Statewide prescription makes opioid antidote available
A life-saving antidote for narcotic overdoses became available to all Michigan residents following action Thursday by Gov. Rick Snyder, though pharmacies may not be ready to distribute the medication.
Naloxone is a fast-acting medication that reverses opioid overdoses that caused nearly 2,000 deaths in Michigan in 2015. Nearly 900 people died in Wayne County alone in 2016.
Snyder authorized the Michigan Department of Health and Human Services to issue a standing order — akin to a statewide prescription — pre-authorizing the distribution of naloxone by pharmacists.
The distribution effort may be delayed because pharmacies must register with the state to participate. Registration opened for pharmacies on Thursday.
The medication can immediately reverse the effects of opioids — such as heroin, morphine, codeine, oxycodone, methadone and Vicodin — that can cause people to stop breathing. It also can reverse the effects of super-powerful drugs like fentanyl and carfentanil, which are increasingly being mixed with heroin and often result in death.
Michigan joins at least 30 other states where naloxone is available without a personal prescription, though some pharmacies — including some Walgreens and Meijer store outlets — provide the medication without a prescription. Rescue workers, law enforcement officers and Michigan State Police have been carrying it for more than a year.
“Naloxone is a tool in the fight against opioid addiction that can save lives immediately and we need to make sure all residents statewide have access, both in rural areas and urban centers,” Snyder said in a press release Thursday.
“Our entire state has been affected by this horrible epidemic. I have said that state government will use all possible resources to reverse the course of the opioid crisis.”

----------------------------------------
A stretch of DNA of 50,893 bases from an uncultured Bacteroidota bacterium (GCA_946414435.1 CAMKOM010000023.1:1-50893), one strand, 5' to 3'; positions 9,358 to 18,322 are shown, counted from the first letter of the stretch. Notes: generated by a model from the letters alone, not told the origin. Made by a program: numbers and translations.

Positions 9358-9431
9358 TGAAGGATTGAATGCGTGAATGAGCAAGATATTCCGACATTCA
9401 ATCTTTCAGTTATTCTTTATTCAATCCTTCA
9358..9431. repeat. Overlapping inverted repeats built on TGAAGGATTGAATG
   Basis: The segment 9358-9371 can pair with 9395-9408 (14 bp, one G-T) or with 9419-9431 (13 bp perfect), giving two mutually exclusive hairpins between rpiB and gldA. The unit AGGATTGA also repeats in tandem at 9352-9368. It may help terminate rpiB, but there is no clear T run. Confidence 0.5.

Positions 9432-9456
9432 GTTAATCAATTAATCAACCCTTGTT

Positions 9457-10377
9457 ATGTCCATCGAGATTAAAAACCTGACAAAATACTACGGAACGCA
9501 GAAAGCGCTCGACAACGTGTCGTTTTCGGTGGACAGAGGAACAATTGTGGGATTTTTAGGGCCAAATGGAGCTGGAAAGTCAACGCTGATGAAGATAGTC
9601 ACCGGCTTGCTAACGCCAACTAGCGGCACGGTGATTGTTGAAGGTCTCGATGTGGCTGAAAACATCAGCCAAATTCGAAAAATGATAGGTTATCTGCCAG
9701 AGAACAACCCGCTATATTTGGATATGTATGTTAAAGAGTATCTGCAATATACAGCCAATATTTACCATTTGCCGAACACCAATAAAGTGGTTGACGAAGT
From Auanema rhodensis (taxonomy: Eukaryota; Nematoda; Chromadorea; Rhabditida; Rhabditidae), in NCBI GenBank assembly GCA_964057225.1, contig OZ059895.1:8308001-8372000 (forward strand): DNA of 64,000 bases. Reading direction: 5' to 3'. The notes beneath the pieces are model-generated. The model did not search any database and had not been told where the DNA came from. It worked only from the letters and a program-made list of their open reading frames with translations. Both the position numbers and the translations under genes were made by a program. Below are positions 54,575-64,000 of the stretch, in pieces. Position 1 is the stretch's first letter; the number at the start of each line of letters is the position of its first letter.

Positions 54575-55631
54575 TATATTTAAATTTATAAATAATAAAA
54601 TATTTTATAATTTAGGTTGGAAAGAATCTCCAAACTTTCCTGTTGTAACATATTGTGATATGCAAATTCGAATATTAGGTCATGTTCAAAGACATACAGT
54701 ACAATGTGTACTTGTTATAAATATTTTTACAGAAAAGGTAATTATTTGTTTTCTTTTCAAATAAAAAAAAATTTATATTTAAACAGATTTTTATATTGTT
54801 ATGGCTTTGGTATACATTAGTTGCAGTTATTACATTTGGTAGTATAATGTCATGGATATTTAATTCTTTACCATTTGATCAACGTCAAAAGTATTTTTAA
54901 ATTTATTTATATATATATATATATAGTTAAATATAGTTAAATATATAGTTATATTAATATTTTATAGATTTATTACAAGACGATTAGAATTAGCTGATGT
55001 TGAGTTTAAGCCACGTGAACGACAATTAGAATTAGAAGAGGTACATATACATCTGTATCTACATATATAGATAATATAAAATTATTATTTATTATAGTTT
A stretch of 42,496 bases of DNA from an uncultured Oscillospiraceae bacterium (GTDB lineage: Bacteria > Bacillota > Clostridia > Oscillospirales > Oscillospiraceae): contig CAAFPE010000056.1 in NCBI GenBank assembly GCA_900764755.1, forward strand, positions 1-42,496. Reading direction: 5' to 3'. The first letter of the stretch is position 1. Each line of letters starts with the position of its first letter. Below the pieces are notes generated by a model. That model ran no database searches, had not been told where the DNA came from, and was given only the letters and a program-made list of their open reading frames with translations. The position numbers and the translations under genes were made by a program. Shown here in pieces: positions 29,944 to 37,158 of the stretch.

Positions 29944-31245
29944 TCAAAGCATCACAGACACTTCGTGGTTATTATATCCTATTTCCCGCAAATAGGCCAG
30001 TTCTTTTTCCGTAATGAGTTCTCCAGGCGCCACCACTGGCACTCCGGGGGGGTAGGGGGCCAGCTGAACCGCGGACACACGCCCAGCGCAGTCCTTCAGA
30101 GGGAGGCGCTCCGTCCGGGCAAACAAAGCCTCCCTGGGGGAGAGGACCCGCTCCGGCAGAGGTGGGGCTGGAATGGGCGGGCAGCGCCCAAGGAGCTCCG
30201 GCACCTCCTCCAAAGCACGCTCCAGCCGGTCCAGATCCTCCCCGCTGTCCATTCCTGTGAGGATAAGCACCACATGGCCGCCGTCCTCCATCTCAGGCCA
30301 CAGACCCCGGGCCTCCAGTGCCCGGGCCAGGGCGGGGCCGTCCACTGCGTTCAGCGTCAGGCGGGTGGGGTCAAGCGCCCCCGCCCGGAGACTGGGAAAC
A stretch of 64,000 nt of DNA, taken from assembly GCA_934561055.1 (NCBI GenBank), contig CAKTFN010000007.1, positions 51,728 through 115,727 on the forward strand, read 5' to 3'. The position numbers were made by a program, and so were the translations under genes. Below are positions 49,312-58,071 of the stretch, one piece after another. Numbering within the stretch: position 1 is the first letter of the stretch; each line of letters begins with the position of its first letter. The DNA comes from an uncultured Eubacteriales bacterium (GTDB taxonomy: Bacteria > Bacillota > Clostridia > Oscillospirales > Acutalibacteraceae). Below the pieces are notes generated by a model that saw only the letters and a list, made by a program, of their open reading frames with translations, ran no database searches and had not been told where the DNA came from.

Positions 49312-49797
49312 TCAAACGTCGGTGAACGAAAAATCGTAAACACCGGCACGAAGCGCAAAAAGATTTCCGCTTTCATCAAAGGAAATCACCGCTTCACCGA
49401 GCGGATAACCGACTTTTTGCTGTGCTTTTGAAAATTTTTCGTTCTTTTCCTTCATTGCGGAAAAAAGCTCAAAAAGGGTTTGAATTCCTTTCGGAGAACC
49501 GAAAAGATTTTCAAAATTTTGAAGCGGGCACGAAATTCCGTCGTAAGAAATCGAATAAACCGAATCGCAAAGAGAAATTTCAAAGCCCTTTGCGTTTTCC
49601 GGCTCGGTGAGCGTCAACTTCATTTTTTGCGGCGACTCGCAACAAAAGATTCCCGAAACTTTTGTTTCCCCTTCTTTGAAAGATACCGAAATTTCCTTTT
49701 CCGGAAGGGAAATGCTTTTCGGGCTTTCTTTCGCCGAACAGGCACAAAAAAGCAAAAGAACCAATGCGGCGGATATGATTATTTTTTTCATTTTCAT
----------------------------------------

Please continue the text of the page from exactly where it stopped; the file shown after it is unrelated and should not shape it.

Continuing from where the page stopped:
The legislation clearing the way for the distribution passed in December, and the state Department of Licensing and Regulatory Affairs (LARA) had been tasked to develop administrative rules to administer the law. Dr. Eden Wells, the state’s chief medical executive, said LARA filed those rules Thursday.
“This medication will go in and actually interfere with all of the effects of all the (opioids), and the person will immediately wake up,” Wells said. “For somebody that’s overdosing and can’t breathe, this medicine very quickly reverses the effect.”
Pharmacists are being asked to educate people on how to administer the medication. Naloxone is available in an injectible form, as well as in a nasal spray under the brand name Narcan. The average cost is about $45, Wells said.
The Detroit Wayne Mental Health Authority has been providing training and kits for more than a year to EMS workers, police and community groups, such as churches.
Dr. Carmen McIntyre, the authority’s chief medical officer, said: “We haven’t been waiting for (state officials) to make that decision.”
Adding, “We’ve now given out about 1,900 kits. As of yesterday we had 47 deployments and 46 saves.”
In Michigan, the number of heroin-related overdose deaths increased to 6.8 per 100,000 residents in 2015 from 1.1 per 100,000 residents in 2007, according to DHHS data. Deaths attributed to opioids, including heroin and prescription drugs, increased to 1,275 in 2015, up from 473 deaths in 2007.
Wells said it’s critical for people to know they should call 911 the minute they think someone is overdosing. Even if they have a kit and administer the drug, the victim will require additional care.
“They absolutely must call 911 because the stronger drugs, sometimes you give the one dose, they wake up, but then they drop back down into the coma again,” Wells said.
■To learn more about drug treatment services available near you, visit www.michigan.gov/bhrecovery
■Wayne County residents can call the 24-7 drug helpline at (800) 241-4949
■Pharmacies can register to distribute OTC naloxone at www.michigan.gov/naloxone